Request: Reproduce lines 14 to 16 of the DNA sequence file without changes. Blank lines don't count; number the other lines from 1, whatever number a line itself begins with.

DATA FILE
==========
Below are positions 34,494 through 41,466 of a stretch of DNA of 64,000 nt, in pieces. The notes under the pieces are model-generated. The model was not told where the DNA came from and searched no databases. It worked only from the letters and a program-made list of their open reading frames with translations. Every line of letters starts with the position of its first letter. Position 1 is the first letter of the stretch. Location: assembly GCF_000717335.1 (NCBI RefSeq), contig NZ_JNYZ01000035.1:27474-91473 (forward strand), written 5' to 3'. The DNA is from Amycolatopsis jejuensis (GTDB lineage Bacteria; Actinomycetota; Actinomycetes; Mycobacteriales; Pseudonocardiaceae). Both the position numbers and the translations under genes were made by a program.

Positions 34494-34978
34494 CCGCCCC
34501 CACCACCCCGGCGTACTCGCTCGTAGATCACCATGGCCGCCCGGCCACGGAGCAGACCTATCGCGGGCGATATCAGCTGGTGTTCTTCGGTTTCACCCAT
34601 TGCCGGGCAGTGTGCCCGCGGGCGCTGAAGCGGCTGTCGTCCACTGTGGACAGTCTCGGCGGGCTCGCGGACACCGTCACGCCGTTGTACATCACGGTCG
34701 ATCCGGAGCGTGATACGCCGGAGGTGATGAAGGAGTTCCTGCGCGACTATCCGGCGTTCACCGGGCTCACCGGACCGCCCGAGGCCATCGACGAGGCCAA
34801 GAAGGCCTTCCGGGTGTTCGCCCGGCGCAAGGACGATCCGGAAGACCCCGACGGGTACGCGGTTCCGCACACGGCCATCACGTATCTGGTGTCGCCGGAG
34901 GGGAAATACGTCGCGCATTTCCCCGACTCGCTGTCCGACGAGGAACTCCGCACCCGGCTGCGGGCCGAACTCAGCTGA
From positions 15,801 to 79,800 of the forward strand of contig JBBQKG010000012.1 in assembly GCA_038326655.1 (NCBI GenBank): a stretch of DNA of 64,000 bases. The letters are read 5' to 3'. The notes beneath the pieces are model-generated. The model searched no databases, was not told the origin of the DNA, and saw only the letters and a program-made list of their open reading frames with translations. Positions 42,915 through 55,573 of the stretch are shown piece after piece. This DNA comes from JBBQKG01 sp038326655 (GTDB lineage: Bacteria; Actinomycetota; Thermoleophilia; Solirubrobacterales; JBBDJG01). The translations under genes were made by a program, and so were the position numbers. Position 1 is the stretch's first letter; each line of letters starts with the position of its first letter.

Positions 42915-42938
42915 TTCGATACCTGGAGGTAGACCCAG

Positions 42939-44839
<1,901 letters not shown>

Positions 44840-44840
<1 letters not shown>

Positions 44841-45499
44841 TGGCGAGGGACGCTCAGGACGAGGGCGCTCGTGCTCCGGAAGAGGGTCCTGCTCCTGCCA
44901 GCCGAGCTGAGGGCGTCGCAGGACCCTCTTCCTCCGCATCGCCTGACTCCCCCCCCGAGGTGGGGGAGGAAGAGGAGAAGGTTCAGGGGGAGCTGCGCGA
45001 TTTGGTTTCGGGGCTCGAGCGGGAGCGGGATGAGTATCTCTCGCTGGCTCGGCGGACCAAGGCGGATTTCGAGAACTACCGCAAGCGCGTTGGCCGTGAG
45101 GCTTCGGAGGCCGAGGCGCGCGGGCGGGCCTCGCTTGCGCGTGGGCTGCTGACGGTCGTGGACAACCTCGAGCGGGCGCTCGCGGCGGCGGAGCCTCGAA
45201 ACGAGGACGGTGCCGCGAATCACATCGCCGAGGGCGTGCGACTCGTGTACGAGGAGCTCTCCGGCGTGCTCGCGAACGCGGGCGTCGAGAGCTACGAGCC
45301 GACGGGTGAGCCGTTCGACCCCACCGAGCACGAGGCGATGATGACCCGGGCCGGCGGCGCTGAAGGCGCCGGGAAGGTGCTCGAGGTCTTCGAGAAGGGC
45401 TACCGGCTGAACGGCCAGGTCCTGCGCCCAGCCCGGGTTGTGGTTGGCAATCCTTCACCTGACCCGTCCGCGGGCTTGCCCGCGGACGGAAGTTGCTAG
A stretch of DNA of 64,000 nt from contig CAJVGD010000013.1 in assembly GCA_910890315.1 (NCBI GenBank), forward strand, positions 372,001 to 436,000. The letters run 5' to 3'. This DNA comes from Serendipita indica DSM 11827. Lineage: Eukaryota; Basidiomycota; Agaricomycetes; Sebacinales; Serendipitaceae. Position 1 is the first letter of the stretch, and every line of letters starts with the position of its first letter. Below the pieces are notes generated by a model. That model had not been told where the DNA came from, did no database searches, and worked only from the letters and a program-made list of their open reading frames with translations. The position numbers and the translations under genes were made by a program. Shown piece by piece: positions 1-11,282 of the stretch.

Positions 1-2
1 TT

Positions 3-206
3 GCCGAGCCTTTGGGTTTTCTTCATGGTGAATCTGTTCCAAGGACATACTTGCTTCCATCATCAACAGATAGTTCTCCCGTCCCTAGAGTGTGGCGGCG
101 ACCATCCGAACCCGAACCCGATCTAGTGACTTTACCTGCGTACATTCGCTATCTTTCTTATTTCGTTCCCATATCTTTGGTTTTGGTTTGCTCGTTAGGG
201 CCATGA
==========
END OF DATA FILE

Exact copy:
Positions 44840-44840
<1 letters not shown>

Positions 44841-45499